‘Meet Joe Black,’ long-forgotten Brad Pitt drama, gets 2019 renaissance

Meet Joe Black was released in 1998 and stars Brad Pitt as both a pro-bono lawyer and the grim reaper. This week everyone tweeted about its bombastic death scene.

Confused? If you haven’t seen the film, Pitt is struck and killed by a car early on in the movie, and death takes over his body so he can experience what it’s like to be a human. It’s a modern remake of 1934’s Death Takes a Holiday. The film, which stars Claire Forlani as the love interest to Pitt’s dual characters, is heartfelt in a sappy kind of way. There are some genuinely good scenes—it also features Anthony Hopkins.

But the scene where Pitt’s lawyer character “dies” is absolutely ridiculous. The film decided to go with the “standing in the middle of a busy street for no reason” death trope. After meeting at a cafe, Pitt and Forlani’s characters keep looking back at different times. And you wonder why someone didn’t just exchange a business card or something. After about 100 look-backs, Pitt’s character is hit by an oncoming car, and then a taxi from the opposite side. It’s so over-the-top that it feels like a sketch.

Rose O’Shea shared a clip from the scene on Twitter yesterday with the caption, “This is the most bonkers one minute of a movie that I have ever seen.”

Her tweet has since been liked more than 80,000 times and quoted by thousands of users—many of whom did not know of the film’s existence until now.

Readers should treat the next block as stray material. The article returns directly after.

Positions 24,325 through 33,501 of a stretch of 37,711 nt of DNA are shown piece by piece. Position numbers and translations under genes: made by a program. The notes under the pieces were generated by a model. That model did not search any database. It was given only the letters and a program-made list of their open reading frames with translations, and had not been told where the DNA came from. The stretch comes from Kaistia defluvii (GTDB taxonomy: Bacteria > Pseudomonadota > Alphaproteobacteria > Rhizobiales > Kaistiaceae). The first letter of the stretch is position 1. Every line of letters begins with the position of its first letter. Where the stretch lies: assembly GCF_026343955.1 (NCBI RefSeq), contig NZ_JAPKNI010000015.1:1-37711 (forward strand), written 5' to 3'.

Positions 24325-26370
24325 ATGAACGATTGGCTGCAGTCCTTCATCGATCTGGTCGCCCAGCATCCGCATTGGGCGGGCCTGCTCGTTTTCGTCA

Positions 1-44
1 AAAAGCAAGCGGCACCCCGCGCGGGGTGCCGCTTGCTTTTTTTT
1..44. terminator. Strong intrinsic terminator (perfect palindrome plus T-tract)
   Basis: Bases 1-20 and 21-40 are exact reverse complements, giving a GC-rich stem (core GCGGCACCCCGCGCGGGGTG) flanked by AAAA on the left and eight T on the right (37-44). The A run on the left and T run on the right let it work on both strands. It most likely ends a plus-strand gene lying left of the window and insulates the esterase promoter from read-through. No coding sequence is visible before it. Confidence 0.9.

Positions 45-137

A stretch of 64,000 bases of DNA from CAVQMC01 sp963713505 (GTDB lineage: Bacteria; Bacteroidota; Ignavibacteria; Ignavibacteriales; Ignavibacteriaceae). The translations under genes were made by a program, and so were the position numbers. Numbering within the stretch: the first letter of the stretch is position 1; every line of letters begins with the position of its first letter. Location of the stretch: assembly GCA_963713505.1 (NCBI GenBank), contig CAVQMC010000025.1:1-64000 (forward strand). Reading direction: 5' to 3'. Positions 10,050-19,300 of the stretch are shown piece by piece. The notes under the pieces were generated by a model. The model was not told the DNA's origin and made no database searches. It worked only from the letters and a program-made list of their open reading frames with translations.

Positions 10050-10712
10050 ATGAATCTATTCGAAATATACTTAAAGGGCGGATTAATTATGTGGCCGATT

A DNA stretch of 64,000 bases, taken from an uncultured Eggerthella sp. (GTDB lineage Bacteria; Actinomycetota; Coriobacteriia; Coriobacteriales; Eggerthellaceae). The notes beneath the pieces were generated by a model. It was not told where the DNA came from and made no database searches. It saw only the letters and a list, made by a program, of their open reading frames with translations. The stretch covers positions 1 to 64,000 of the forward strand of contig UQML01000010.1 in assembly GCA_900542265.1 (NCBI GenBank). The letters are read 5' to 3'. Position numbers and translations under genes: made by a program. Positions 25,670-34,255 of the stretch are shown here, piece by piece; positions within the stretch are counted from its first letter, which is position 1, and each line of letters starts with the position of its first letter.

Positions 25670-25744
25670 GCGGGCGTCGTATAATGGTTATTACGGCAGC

“I have no idea what this movie is and I don’t want anyone to ever tell me,” comedian and actor Paul F. Tompkins said.

Other people are reminiscing on when they saw Meet Joe Black in theaters back in 1998.

Anyway, the consensus is that it’s a perfect clip.

This certainly isn’t the only wild scene from Meet Joe Black, though. Pitt also speaks Jamaican Patois to a woman at a hospital.

If you are now dying to watch the rest of Meet Joe Black, it’s currently streaming on Netflix.

Correction: Meet Joe Black is drama.

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Tiffany Kelly

Tiffany Kelly

Tiffany Kelly is the Unclick editor at Daily Dot. Previously, she worked at Ars Technica and Wired. Her writing has appeared in several other print and online publications, including the Los Angeles Times, Popular Mechanics, and GQ.